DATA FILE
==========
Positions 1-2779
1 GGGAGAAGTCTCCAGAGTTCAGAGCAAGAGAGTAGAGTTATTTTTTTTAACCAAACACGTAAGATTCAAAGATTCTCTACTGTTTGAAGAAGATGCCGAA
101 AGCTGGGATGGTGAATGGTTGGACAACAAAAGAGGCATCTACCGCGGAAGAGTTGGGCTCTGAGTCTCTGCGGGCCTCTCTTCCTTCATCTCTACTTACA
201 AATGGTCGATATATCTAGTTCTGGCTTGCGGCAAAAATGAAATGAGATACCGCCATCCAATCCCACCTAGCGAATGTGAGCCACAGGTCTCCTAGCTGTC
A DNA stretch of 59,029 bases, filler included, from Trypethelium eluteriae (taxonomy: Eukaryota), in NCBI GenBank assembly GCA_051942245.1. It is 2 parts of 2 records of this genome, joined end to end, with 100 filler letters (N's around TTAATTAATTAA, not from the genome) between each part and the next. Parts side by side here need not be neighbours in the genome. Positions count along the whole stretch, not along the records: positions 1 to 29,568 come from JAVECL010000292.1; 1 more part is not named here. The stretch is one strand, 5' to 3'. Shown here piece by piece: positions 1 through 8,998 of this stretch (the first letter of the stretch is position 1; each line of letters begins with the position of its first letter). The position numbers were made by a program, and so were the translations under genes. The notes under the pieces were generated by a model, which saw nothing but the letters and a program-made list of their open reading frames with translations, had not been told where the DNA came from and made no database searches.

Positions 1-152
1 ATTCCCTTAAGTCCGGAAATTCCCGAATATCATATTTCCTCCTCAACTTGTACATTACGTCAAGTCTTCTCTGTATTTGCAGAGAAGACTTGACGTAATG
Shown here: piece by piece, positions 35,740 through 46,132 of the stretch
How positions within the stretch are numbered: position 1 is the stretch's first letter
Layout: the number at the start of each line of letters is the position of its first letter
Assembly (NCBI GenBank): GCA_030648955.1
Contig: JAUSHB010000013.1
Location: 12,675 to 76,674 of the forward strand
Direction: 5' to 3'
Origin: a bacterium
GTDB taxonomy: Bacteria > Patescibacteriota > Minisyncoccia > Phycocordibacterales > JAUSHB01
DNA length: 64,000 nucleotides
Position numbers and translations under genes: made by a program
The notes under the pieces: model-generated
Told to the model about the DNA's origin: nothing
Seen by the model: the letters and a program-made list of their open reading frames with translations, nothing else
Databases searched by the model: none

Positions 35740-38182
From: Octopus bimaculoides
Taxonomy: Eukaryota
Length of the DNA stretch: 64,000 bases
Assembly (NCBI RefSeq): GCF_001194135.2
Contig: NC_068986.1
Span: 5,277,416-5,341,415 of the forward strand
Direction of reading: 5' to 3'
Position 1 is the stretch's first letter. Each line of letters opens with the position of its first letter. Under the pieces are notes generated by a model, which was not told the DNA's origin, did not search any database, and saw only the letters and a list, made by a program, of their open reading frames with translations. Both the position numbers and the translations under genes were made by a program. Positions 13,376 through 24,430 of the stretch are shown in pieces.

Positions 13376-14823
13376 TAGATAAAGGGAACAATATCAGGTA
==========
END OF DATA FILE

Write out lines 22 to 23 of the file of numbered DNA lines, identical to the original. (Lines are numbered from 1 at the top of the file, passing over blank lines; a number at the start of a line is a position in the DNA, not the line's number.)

Databases searched by the model: none

Positions 35740-38182